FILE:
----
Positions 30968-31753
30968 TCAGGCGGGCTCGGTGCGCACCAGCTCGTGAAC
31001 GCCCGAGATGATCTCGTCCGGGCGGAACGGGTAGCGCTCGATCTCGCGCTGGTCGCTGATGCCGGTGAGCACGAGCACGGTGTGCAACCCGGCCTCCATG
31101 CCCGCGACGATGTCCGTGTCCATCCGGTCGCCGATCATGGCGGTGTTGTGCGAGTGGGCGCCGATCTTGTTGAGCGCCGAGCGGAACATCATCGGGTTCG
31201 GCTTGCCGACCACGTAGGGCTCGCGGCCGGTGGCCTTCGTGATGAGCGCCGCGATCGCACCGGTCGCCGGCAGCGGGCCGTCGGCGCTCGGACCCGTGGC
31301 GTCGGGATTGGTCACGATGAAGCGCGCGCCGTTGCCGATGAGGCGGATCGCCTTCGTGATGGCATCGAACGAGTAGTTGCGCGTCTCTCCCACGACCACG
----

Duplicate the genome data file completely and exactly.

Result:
Positions 30968-31753
30968 TCAGGCGGGCTCGGTGCGCACCAGCTCGTGAAC
31001 GCCCGAGATGATCTCGTCCGGGCGGAACGGGTAGCGCTCGATCTCGCGCTGGTCGCTGATGCCGGTGAGCACGAGCACGGTGTGCAACCCGGCCTCCATG
31101 CCCGCGACGATGTCCGTGTCCATCCGGTCGCCGATCATGGCGGTGTTGTGCGAGTGGGCGCCGATCTTGTTGAGCGCCGAGCGGAACATCATCGGGTTCG
31201 GCTTGCCGACCACGTAGGGCTCGCGGCCGGTGGCCTTCGTGATGAGCGCCGCGATCGCACCGGTCGCCGGCAGCGGGCCGTCGGCGCTCGGACCCGTGGC
31301 GTCGGGATTGGTCACGATGAAGCGCGCGCCGTTGCCGATGAGGCGGATCGCCTTCGTGATGGCATCGAACGAGTAGTTGCGCGTCTCTCCCACGACCACG